Over decades our sexual offence solicitors have developed tailored methods to deal with various types of sexual allegation. No two cases are the same but there are basic ingredients that we know work: We are proactive from the beginning, with the officer, with the CPS, and with the court. We take any avenue which might help your case, and we're persistent until we get the answer we want. We don't accept the complainant's version or the police's version. We do our own research, and if it's a technical case we get our own forensic witnesses to do new expert reports. We also brief specialist sexual offence barristers to advise on the case and speak on the client's behalf. This is especially important if the case reaches court. You deserve to be respected in court. This starts with your legal team making a powerful and lasting impression. If your case reaches court, our sexual offence solicitors will focus on the jury coming out for your side of the story, not for the prosecution's.

Important steps you can take to improve the situation:

  • Call us or email and speak to one of our specialist sexual offence solicitors. We can speak initially on the phone, and then set up a face to face or zoom meeting. We won't pressure you. We only want you to be our client if we think we can help.

  • Confide in a trusted friend or family member. Don't bear the weight of the situation on your own.

  • Go to your GP if you aren't sleeping or you're anxious. You don't have to tell all the details to get help if your mental health is suffering.

Avoid doing these things:

  • Don't just assume that everything will be OK without your input. Be proactive in your case. Stay in contact with your lawyers.

  • Don't post anything on social media that could be interpreted as having something to do with the case, even about how you're feeling. Social media can be evidence.

  • Don't contact any prosecution witnesses in the case.

  • Don't delete text messages or any other evidence which could help you and your lawyers.


Frequently asked questions

This depends on a number of factors. If the case is dropped or you're found not guilty then there's no chance of prison. If you plead guilty or are found guilty at court then there is a chance of prison, but this is more likely for serious offences such as rape or offences where someone is alleged to have had contact with children.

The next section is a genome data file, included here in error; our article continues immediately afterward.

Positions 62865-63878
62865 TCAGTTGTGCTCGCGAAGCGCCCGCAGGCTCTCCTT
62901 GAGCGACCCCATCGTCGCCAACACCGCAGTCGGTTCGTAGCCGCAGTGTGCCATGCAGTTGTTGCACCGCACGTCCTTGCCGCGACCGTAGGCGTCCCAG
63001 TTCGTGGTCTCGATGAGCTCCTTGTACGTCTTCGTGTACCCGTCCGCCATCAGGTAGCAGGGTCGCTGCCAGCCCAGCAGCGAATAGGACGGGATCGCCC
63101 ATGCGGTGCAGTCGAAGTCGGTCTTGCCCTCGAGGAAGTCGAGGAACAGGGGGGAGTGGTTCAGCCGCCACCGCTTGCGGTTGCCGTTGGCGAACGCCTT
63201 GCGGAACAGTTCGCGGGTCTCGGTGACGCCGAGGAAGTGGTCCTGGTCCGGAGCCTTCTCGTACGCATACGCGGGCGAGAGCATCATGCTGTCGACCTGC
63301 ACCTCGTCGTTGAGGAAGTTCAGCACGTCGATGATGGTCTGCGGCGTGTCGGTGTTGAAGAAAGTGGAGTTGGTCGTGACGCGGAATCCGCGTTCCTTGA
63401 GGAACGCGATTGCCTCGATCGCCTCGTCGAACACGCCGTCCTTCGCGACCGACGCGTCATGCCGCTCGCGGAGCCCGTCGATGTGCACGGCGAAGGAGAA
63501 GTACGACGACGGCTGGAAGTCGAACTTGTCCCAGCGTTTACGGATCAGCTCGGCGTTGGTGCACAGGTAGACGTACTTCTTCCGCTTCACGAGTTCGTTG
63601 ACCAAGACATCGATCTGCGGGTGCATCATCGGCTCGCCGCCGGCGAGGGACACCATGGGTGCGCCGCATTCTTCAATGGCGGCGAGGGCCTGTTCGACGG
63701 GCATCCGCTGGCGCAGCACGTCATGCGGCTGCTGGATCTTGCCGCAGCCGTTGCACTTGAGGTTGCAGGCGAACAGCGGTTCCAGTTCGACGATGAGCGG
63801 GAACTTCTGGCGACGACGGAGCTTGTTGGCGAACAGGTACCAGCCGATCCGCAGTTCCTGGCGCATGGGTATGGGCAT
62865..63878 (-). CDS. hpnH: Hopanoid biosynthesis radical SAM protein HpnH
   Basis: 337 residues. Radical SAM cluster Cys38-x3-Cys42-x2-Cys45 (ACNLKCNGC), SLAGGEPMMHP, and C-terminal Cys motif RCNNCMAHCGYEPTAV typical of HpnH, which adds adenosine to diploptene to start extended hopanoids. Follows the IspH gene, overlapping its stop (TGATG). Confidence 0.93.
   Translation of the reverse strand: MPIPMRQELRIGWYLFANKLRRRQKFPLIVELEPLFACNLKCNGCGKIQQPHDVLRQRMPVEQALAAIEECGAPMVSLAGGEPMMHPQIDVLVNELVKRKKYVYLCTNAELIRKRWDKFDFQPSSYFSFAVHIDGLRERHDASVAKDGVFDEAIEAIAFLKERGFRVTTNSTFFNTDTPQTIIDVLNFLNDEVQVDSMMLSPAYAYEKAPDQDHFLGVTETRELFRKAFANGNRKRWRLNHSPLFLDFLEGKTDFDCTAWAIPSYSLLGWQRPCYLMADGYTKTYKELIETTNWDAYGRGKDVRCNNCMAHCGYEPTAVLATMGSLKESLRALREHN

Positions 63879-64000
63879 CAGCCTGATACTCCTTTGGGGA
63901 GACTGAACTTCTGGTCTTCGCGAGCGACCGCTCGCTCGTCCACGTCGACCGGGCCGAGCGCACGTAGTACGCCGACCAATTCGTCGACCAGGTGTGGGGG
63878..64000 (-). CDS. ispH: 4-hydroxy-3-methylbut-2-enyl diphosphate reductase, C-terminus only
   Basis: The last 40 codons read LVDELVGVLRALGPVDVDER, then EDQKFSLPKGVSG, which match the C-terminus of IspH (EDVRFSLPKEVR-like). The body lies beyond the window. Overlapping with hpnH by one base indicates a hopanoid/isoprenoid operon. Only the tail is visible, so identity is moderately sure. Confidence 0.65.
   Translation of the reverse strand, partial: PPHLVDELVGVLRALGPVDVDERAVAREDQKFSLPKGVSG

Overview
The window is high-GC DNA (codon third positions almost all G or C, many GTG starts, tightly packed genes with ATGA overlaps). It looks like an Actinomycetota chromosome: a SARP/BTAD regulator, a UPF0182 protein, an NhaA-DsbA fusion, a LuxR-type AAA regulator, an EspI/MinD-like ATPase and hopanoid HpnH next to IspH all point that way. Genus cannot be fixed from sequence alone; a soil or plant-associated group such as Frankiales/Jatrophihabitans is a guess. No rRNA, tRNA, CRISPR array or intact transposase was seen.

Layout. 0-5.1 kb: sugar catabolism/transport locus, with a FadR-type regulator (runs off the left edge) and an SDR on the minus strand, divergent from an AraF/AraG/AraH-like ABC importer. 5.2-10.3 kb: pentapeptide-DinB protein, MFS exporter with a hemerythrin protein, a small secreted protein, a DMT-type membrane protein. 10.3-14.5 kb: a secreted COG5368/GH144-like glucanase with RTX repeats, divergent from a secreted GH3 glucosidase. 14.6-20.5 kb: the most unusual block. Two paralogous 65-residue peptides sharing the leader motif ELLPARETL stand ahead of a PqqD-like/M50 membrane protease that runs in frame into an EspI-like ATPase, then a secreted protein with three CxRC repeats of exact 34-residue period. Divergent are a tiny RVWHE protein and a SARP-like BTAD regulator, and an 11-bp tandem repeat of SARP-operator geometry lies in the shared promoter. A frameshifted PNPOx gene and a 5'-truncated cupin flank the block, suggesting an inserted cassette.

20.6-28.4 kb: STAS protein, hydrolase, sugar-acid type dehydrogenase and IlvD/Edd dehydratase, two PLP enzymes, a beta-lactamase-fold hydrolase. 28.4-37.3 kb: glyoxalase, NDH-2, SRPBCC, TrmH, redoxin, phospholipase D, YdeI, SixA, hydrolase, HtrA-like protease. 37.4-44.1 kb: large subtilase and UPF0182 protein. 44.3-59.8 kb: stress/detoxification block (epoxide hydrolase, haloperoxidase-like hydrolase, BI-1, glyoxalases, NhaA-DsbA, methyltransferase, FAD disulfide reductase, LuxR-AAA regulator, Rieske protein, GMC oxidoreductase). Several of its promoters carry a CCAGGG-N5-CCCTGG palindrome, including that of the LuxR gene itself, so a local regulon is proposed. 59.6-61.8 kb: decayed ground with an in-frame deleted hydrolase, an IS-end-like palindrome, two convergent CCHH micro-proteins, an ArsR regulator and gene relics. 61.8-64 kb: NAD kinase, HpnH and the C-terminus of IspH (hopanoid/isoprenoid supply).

Firstly, the sex offenders register is not a document available to the public. It just tells the police where your address is, which they usually have anyway. Whether you end up on it depends on whether you are convicted or if you admit the offence and receive a caution. If either of these two things happen, the length of time a person stays on the register is based on the type of penalty they receive from the court, i.e. whether it is a community order, fine, prison etc.

In a criminal case you do not have to provide your innocence. The prosecution have to prove their case against you beyond reasonable doubt, but if there is evidence which makes you look guilty, the jury may expect you to have a good explanation for it. The judge will tell them to consider giving you the benefit of the doubt on issues where there is no clear answe

If the main evidence against a defendant is just one person's statement, a jury will usually be reluctant to find that defendant guilty. If there is something else that makes the prosecution case more believable, for example if the defendant has been inconsistent between the interview and the court, or made a confession in text messages, or if there is forensic evidence against the defendant, the jury may find it easier to convict. In these types of cases having top specialist sexual offence solicitors is even more important.

You do not have to tell your work unless your contract of employment says you have to, or your regulator or professional body requires it. Some careers such as teaching, childcare, medicine or even law can make this a requirement. The police may tell your employer if you are in certain professions such as these.

A sexual offences criminal case can take several months for the police and CPS to decide whether to take the case to court, and then several months or even longer than a year to reach trial. The trial itself will usually take around a week in the Crown Court if you are the only person charged with an offence.